Among them are Matt and Angela Sharrer of Tyrone Township, Adams County, who attended Monday’s press conference with their 10-year-old daughter, Annie Sharrer.
Despite their families’ generations-long roots in the midstate, the couple said they had considered moving to Colorado so they could have legal CBD treatments for Annie, who suffers between five and 30 seizures per day and one more severe seizure about once per week, Angela Sharrer said Friday.
Only one of the numerous medications they tried actually managed the seizures, but the side effects were so severe she was hospitalized with an inflamed pancreas when she was only 8 years old, Sharrer said.
The cognitive gains that were made during the time of reduced seizures were mostly lost when Annie had to be taken off the medication and they returned, Sharrer said.
“I could see how (having fewer seizures) made her just a brighter and happier kid overall…she was learning and retaining information better,” Sharrer said. “It’s the little things, like going to the refrigerator and being able to sign for a drink. There was some communication, then the seizures returned. And that’s very hard to see, because Annie has to work hard for everything she’s able to do.”
The story of Charlotte, who went from having 300 grand mal seizures a week to having only two or three per week, brought hope for a treatment that could actually give Annie’s brain a break long enough for her learn and retain new skills and be a happier child, Angela Sharrer said.
Like numerous other families, the Sharrers began pushing legislators, attending forums, and showing up at the state Capitol for rallies.
Sharrer, speaking Friday before details of Perry’s bill were announced, showed guarded optimism about the prospect of federal legalization.
She said parents who’ve fought for legalization have seen gains and setbacks, setting them on an emotional rollercoaster not unlike the one caused by the seizures.
A pilot program Gov. Tom Corbett promised as parents were preparing to stage a sit-in in his office hasn’t progressed, she said.
And legislation is slow, she said, citing the crawl of Pennsylvania Senate Bill 1182, a state legalization bill she and her husband support.
Perry’s bill will be assigned to a committee, where a passing vote will be required before it can be forwarded for consideration by the entire House.
The Congressman reiterated his opposition to recreational marijuana, saying the bill is intended to address a specific need.
“…these children and individuals like them deserve a chance to lead a healthy and productive life and our government shouldn’t stand in the way,” he said.
Medical marijuana producers attempting to woo doctors
Representatives of licensed medical marijuana companies are being sent to doctors’ offices as part of the push to get hesitant physicians to prescribe the drug more often.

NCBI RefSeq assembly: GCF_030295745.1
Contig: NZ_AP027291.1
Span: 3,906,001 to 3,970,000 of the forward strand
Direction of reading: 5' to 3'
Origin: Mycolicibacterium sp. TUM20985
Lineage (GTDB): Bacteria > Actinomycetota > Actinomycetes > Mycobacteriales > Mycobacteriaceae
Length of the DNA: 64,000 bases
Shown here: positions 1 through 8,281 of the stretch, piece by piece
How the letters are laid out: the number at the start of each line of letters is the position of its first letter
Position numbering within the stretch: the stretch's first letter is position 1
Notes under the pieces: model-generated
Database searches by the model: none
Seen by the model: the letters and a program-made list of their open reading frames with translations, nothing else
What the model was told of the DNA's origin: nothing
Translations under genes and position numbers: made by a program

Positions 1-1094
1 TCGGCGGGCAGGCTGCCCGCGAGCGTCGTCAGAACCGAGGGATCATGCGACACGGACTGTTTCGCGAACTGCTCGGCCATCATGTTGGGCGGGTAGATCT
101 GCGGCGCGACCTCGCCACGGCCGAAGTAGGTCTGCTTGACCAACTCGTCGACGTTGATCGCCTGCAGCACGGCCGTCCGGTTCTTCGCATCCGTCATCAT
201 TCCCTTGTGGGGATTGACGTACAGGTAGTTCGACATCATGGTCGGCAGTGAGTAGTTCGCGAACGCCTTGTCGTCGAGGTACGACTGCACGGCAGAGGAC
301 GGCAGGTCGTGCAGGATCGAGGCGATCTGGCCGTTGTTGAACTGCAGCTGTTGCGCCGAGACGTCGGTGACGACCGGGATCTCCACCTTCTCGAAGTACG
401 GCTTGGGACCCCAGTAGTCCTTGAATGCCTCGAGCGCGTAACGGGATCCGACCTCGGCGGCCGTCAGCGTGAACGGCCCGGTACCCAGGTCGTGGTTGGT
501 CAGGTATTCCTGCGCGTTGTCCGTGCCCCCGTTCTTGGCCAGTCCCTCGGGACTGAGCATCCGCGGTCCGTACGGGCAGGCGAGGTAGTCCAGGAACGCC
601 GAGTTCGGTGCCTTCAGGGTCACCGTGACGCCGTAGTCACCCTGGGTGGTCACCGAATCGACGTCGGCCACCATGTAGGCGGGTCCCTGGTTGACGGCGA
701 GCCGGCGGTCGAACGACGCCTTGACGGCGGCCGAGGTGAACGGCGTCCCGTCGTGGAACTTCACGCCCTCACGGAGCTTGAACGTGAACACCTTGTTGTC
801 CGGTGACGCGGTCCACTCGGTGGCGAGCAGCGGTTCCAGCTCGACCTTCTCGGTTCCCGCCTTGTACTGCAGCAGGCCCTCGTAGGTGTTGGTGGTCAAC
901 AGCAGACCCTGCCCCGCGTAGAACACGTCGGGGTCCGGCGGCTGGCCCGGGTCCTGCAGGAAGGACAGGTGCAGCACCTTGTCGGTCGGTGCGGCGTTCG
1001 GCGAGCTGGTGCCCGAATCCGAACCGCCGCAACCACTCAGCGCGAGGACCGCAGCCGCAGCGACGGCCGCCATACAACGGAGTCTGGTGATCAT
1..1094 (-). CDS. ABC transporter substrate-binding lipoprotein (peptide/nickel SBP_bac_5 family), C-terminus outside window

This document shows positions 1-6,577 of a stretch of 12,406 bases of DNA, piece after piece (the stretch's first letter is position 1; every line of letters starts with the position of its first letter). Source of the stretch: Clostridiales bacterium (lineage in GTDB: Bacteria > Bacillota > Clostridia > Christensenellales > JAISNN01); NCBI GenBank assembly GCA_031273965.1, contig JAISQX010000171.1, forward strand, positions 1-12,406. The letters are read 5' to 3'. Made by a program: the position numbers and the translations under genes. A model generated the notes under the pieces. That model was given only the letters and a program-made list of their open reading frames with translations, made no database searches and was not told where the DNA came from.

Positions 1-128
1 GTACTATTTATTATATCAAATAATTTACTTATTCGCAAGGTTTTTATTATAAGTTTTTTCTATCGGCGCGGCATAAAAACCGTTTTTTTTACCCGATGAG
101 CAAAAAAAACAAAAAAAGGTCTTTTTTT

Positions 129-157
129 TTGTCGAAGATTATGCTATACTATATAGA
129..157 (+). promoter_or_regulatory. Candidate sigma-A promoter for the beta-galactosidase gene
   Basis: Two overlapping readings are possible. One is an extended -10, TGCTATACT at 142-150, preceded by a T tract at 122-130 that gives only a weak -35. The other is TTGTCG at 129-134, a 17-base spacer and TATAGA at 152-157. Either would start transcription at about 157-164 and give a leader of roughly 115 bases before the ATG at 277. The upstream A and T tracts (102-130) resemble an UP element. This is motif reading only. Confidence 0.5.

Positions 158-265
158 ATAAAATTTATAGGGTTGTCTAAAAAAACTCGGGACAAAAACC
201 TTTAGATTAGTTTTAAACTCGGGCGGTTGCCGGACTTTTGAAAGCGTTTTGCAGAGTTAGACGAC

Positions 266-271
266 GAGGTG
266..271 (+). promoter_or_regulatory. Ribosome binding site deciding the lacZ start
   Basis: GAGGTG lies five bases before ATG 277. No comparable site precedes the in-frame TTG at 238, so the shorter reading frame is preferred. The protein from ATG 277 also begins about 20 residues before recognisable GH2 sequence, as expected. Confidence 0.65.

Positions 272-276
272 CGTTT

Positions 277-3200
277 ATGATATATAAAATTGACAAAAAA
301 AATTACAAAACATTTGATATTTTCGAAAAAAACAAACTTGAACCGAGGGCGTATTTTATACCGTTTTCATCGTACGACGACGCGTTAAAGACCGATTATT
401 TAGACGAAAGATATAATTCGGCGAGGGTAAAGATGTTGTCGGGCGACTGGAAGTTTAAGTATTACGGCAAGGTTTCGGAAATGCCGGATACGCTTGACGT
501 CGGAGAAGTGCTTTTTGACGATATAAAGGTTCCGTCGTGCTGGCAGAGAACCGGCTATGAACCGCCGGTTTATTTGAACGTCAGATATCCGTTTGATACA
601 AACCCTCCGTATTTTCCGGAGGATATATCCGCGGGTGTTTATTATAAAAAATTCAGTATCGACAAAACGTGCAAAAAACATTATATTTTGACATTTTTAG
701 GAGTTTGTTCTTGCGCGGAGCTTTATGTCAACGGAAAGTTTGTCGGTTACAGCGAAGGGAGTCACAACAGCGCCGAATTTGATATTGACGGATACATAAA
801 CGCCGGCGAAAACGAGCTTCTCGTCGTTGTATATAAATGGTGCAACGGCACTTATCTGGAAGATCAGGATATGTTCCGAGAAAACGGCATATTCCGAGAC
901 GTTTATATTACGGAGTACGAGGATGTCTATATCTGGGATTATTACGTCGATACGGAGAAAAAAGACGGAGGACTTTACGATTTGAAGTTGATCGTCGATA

It’s a development that has dismayed Dr. Louis Hugo Francescutti, the president of the Canadian Medical Association, who says that a largely unproven treatment is now being thrust upon doctors, leaving them caught between at least some patients looking to score drugs and the vendors looking to peddle them.
“I’m actually quite frightened,” he said.
Francescutti said some of Canada’s 13 licensed marijuana producers are operating in the same way that pharmaceutical companies do.
“They’ve got product they have to move. So they’ve hired the best advertising firms,” he said. “Now, they’ve got very professional, well-dressed men and women knocking on doctors’ offices.”
That’s a problem for Francescutti, at least in part, because he doesn’t think medical marijuana has been put through stringent enough testing. Frankly, he said, there is a lack of medical evidence that marijuana products are effective.
“There would have to be a clinical trial for its effect on depression, for its effect on joint pain. You’d have to have probably a thousand trials that would have to be repeated,” he said. “If marijuana is so magical, then how come the trials aren’t out there?”
Francescutti acknowledged that one of the reasons those trials may not have been done previously could have been a lack of funding: “That could be part of it.”
Tweed, Canada’s first publicly traded medical marijuana producer, has hired three “academic detailers” to visit doctors’ offices.
Mark Zekulin, executive vice-president of the Smiths Falls-based company, said they are “out there hitting the pavement, introducing who we are.”
He said doctors get a lot of visits from many different pharmaceutical companies, but said “we’re a little different.” He said most doctors are receptive and interested in learning more.
Tweed’s director of business and medical development, Chris Murray, said there is a lot of apprehension from doctors in terms of the “hard sell from pharma reps.”
“We are not out there putting a hard sell on medical marijuana,” said Zekulin. “There is information out there, and we’re not making it up. It’s to make doctors aware of that information. How they want to integrate it into their practice is up to them.”
Neil Closner, CEO of MedReleaf, a Markham, Ont.-based licensed marijuana producer, said his company does not hire sales reps, though representatives attend conferences and events that physicians attend.